Talent Sourcer vs Recruiter: Overlapping or Collaborative?

Lots of people think that the career progression of talent sourcer is one whose primary goal would be a promotion into a recruiter role. But the truth can't be further than that.

Targeted marketing to potential talent is what is meant by talent sourcing. The talent sourcer is in charge of attracting talent to an organization as well as generating interest in it. This indicates that talent sourcers are interacting with potential employees whom aren't actively wanting to leave their existing jobs. It's all about developing connections and creating a large pool of qualified candidates. According to the talent market, the best prospects in their area are content with their current positions, and talent sourcing is essential in unearthing these people in a way that recruiting lacks the capacity to achieve.

Talent sourcers create anticipation for the hiring process right away. The role is to describe the organization's history, culture, and point out the candidate's experience plays in the organization's expansion. This entails contacting prospective employees by email, messaging via multiple platforms, social media, going to networking events, or just picking up the phone and dialing. Talent sourcers use methods outside than the conventional hiring process to locate, interact with, qualify, and submit candidates for interviews.

How about the recruiter? The recruiter is always in charge of managing the relationship with the hiring manager. Although it is uncommon, some talent sourcers will attend meetings with the recruiting manager. The recruiter would then present the candidates to the hiring manager with the information from the talent sourcer's phone screen, and from this point forward, the relationship with the candidate is managed by the recruiter.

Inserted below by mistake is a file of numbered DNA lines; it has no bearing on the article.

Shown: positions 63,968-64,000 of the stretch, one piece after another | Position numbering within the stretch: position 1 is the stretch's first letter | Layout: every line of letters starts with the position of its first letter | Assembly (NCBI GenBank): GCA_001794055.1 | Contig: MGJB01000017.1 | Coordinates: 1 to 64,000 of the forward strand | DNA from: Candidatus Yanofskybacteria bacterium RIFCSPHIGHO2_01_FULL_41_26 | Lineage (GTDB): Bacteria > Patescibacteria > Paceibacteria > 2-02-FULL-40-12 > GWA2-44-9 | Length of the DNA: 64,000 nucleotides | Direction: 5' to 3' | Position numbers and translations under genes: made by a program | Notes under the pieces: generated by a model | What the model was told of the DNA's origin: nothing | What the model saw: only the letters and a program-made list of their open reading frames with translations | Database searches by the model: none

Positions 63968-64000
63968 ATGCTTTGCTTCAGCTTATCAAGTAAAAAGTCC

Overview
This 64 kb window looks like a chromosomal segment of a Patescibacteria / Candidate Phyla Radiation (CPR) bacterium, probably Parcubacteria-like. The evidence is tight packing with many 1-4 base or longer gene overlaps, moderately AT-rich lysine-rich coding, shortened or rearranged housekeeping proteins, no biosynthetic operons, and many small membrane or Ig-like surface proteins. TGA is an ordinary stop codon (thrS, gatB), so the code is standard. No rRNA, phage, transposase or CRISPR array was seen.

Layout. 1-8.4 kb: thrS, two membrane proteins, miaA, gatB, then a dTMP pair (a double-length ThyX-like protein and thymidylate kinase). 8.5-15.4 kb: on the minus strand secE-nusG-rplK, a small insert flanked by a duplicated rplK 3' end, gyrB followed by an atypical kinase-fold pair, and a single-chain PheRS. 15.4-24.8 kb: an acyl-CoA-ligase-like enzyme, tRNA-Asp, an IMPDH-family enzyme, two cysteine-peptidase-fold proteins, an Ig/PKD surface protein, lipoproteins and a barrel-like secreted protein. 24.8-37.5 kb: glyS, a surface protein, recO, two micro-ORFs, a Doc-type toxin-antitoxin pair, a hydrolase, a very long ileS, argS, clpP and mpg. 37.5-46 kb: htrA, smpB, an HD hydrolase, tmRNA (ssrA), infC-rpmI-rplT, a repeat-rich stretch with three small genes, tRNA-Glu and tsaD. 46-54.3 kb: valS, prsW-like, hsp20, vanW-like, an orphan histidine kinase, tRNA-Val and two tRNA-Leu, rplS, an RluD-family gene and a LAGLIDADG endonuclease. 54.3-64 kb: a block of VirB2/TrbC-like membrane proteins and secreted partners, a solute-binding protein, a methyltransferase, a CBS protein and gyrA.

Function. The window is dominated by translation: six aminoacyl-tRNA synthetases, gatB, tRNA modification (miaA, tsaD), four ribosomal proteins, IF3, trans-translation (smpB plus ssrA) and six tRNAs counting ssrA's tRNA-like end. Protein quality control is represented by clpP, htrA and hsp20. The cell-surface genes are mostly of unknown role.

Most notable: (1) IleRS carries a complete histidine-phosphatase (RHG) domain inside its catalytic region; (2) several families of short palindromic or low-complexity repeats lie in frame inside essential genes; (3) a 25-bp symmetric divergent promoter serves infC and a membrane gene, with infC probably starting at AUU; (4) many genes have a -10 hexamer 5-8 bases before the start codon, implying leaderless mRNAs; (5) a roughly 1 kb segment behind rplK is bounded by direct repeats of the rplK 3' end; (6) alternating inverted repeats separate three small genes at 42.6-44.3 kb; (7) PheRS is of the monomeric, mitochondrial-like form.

It depends on the business, either the hiring manager or the recruiter that conducts the interview. Additionally, the recruiter handles talks between the hiring manager and the candidate during the job offer process. After being hired, a candidate enters the onboarding phase, which is typically overseen by other members of HR or Learning & Development team.

Bottom line, after the candidate presentation, recruiters oversee each stage to make sure that everyone is on the same page. Assisting in the creation of the job description, making sure it is posted in the appropriate locations (the company website, LinkedIn, and other job boards), organizing interviews, running background checks, and drafting the offer are all administrative tasks they manage.

Speaking of Agile Recruiting, it is crucial for its success that recruiters and talent sourcers work together. We must admit that one of the most crucial relationships in the employment process is the one between the sourcer and recruiter.

The future of talent acquisition is changing now more than ever. Employers will have to stay updated with the changes in order to maintain their competitiveness in a labor market where competition for star talents are becoming more fierce.